If you come from a traditional development background, one of the more difficult transitions you will make is moving from working solely in your area of expertise to doing whatever it takes to finish a Story.
You’re used to having your assigned tasks and being responsible for completing your tasks. You might be paid to write software, or create designs, or write test cases, or execute and automate tests. Suddenly you’re part of a Scrum Team and you’re paid to finish Stories. (That’s not absolutely true, of course. You’re actually paid to add Business Value. But the way a Scrum Team adds value is by finishing Stories.) So you get paid to make sure the Story is designed, coded, tested, fixed, reviewed, and finally accepted by the Product Owner as ready for Production. If the code is amazing and the Product Owner loves the approach, it adds no value if there are open bugs and it’s not Production ready.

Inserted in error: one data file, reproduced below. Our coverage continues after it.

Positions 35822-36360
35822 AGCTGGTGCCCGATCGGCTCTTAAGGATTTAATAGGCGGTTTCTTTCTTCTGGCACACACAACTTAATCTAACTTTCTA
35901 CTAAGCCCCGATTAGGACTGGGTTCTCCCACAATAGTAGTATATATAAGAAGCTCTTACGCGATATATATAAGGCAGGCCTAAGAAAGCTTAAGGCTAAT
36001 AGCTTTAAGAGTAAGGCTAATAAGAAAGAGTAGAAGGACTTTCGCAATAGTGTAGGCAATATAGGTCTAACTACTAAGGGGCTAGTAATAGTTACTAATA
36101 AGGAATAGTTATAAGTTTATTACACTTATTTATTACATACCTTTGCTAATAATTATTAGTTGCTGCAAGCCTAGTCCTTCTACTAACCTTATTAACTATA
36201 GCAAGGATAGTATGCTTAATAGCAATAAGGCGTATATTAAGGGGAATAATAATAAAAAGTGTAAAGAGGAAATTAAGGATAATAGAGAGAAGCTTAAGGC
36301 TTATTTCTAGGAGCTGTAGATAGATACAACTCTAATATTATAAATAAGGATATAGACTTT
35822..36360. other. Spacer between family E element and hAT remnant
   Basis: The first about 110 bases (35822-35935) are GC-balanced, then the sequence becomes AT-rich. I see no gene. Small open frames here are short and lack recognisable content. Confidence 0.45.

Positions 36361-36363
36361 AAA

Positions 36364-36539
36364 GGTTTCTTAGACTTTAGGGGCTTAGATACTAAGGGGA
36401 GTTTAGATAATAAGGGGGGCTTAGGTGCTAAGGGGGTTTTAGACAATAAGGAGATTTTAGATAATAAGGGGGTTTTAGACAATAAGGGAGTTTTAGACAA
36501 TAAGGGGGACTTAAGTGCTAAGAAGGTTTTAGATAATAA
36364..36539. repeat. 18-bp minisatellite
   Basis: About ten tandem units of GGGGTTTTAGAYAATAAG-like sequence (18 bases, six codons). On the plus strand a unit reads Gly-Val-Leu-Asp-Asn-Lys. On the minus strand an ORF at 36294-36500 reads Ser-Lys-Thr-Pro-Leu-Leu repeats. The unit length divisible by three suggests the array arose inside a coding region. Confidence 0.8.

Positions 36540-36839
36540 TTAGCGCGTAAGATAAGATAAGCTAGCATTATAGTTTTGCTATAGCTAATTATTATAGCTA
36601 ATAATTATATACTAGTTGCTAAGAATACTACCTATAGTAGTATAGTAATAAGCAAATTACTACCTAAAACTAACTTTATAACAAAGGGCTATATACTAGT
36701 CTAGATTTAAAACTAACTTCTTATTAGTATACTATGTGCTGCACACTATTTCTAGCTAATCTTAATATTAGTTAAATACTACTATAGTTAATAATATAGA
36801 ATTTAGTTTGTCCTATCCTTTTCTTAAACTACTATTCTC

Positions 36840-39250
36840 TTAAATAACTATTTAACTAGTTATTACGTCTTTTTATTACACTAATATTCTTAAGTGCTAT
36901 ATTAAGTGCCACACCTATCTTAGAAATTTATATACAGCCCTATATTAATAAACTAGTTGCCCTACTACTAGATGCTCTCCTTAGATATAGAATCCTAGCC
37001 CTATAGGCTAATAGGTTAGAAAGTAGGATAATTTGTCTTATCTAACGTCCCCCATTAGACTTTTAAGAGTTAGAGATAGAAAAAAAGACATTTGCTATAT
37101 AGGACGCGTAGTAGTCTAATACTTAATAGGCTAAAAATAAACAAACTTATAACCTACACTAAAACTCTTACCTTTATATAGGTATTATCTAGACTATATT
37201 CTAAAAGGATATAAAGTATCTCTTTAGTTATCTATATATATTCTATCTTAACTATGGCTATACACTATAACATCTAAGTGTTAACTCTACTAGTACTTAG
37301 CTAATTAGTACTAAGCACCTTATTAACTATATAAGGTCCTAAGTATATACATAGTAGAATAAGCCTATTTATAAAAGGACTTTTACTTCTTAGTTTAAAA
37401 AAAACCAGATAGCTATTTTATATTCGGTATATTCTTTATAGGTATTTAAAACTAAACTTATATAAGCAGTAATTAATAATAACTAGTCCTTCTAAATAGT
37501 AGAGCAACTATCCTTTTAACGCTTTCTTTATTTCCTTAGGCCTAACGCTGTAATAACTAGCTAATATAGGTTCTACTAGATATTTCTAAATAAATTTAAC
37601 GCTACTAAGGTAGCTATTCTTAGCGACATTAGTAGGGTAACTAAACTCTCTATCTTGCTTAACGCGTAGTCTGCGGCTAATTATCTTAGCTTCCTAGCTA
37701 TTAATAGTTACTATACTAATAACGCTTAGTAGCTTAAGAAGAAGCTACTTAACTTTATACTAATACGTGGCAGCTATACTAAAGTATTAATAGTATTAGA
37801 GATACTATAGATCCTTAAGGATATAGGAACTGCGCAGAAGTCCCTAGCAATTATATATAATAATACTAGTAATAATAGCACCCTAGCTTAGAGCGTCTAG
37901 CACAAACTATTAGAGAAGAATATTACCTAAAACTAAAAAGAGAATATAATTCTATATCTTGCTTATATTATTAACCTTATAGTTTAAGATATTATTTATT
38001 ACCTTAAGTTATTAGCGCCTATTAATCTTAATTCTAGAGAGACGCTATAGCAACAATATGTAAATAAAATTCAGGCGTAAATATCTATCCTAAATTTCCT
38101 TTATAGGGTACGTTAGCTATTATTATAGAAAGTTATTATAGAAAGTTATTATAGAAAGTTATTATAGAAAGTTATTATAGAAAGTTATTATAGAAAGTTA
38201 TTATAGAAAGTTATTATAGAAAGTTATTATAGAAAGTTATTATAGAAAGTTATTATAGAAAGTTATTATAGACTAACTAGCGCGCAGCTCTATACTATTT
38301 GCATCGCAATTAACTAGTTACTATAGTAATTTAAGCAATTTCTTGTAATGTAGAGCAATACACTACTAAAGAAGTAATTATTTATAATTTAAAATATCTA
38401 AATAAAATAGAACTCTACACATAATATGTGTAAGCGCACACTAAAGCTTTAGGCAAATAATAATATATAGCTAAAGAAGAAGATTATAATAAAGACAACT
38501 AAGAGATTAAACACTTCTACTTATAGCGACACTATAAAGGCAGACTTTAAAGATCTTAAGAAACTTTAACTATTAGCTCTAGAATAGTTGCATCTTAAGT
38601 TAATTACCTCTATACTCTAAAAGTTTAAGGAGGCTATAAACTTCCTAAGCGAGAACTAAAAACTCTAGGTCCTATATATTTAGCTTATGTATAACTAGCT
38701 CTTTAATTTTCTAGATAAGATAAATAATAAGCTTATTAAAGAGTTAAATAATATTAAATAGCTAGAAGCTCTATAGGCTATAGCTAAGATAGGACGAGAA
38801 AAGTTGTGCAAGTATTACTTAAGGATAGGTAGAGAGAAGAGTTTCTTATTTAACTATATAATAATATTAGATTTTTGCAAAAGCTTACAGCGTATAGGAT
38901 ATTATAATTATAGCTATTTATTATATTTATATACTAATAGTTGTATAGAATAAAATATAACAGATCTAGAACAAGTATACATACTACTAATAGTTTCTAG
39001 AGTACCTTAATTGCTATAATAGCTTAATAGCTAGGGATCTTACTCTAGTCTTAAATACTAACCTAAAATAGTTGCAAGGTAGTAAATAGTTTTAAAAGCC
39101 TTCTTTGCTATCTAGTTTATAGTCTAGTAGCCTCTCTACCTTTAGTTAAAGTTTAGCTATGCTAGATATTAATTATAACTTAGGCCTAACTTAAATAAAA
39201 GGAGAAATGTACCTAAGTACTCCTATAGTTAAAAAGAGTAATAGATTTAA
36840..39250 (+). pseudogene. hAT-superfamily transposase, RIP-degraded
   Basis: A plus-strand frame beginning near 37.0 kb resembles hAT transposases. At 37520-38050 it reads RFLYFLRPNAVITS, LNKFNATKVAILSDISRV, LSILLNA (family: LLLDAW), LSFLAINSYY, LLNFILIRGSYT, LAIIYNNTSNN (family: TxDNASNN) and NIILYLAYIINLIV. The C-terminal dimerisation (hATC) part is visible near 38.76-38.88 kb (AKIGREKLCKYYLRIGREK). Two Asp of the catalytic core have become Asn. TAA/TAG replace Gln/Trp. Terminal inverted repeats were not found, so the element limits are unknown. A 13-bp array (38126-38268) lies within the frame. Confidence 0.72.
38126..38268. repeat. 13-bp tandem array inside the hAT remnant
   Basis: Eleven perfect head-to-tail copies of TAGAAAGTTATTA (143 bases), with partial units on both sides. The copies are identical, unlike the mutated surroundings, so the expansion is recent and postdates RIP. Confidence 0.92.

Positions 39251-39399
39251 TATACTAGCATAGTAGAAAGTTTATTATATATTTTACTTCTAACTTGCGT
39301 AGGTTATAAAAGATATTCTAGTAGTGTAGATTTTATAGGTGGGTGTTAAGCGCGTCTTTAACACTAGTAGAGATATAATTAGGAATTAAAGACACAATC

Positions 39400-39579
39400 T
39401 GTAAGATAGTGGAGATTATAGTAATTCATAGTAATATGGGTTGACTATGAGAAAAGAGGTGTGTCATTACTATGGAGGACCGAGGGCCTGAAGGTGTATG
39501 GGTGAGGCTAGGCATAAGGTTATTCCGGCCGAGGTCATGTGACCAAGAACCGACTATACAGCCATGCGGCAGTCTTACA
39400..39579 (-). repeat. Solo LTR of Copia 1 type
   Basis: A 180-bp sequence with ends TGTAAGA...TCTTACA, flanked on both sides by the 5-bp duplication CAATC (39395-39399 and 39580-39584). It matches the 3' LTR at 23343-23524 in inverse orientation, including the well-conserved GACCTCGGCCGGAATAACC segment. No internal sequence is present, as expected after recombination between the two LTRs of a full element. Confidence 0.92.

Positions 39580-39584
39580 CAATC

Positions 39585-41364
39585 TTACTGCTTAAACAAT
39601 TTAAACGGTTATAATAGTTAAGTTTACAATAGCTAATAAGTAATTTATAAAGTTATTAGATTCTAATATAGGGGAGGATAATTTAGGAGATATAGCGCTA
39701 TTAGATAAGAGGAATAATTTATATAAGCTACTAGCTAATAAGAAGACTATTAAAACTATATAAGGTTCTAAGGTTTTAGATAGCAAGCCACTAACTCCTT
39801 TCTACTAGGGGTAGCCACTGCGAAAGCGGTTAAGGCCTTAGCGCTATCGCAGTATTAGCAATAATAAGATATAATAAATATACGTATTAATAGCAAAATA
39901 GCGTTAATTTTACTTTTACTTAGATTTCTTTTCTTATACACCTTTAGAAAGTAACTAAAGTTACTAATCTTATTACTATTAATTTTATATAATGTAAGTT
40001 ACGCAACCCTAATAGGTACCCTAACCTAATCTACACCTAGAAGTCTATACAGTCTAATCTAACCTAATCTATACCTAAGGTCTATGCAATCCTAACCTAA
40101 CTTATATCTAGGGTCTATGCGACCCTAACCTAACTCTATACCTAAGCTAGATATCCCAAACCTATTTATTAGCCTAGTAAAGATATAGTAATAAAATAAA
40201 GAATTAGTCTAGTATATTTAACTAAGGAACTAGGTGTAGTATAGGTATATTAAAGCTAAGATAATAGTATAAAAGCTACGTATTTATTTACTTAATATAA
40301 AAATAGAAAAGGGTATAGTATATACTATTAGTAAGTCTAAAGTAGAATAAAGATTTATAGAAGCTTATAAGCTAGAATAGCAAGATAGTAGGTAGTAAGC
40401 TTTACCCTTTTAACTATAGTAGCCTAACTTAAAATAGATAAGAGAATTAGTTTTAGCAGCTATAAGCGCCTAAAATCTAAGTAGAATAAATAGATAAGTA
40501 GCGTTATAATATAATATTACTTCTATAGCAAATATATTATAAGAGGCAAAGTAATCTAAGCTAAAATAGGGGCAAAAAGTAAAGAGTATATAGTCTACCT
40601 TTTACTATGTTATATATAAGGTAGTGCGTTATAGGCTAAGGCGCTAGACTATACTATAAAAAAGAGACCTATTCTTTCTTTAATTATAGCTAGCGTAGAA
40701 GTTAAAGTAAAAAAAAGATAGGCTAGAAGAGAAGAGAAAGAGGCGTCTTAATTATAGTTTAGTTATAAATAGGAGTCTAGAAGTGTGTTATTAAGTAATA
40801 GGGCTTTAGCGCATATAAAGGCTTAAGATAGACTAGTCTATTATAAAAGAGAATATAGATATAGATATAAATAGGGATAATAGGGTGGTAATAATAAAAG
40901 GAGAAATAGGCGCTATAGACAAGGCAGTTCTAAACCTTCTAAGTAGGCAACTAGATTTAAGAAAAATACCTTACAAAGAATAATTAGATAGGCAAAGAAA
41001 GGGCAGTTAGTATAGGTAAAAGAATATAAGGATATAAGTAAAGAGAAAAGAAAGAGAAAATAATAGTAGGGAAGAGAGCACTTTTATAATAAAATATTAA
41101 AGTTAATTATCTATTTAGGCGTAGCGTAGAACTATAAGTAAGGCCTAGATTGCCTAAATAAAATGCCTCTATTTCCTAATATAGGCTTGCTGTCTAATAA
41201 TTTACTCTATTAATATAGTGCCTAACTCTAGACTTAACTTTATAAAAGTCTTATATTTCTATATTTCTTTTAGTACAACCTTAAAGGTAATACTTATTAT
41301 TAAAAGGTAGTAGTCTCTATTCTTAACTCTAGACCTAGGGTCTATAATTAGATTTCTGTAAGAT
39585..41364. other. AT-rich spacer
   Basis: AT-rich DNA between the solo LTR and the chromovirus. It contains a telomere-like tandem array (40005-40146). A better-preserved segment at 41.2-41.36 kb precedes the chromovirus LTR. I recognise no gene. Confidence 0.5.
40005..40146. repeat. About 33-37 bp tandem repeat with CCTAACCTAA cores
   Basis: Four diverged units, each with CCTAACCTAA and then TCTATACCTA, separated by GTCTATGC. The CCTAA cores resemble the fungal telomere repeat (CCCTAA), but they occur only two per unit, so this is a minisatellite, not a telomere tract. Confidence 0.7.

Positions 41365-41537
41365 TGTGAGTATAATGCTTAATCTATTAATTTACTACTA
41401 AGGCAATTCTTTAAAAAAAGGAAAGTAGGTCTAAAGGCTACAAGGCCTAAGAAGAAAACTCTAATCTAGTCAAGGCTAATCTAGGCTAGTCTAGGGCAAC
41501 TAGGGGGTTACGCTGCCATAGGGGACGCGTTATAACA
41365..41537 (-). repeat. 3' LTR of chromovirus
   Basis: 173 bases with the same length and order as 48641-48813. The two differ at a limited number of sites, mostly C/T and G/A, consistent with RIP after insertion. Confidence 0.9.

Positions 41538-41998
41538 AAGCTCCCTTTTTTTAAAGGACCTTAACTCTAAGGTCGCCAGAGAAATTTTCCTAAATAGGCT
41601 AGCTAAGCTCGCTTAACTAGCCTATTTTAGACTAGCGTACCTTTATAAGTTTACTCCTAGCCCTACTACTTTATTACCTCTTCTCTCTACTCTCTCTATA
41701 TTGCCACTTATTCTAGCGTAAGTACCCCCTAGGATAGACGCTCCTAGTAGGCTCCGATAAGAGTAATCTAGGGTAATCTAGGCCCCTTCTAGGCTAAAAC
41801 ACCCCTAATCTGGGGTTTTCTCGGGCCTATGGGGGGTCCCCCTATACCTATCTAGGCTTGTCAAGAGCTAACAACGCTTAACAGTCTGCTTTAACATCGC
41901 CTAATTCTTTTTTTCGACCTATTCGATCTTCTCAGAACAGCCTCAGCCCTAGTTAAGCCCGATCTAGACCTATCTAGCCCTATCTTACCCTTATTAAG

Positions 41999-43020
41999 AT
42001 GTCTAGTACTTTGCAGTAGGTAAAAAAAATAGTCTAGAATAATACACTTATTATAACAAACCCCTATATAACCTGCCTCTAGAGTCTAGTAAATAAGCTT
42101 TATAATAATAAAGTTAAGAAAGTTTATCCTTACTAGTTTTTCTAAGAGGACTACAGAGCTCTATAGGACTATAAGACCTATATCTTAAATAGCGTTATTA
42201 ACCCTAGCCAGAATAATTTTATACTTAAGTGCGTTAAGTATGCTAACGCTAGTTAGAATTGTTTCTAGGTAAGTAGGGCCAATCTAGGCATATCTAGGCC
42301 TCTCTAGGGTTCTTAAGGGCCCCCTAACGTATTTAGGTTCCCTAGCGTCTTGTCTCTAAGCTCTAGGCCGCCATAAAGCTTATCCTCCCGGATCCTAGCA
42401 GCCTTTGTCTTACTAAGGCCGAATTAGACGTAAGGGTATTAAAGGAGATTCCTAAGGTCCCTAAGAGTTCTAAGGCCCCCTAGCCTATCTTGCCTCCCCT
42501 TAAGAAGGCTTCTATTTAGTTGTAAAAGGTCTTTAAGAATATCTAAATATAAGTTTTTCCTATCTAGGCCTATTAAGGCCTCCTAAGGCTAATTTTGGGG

Doing whatever it takes means that you have to become competent at areas outside of your expertise. You will rely on the experts to provide direction, but you will need to help out with something that wasn’t originally in your job description. And this means that you need to take every opportunity to learn. What makes a good test? What do the ETL guys do? What are the elements of a good user experience, or a good design? How do you optimize your access to a database? Ultimately you’re asking, “What can I do to get this Story to done?”
The more things you know how to do, the more of a Scrum MVP you become.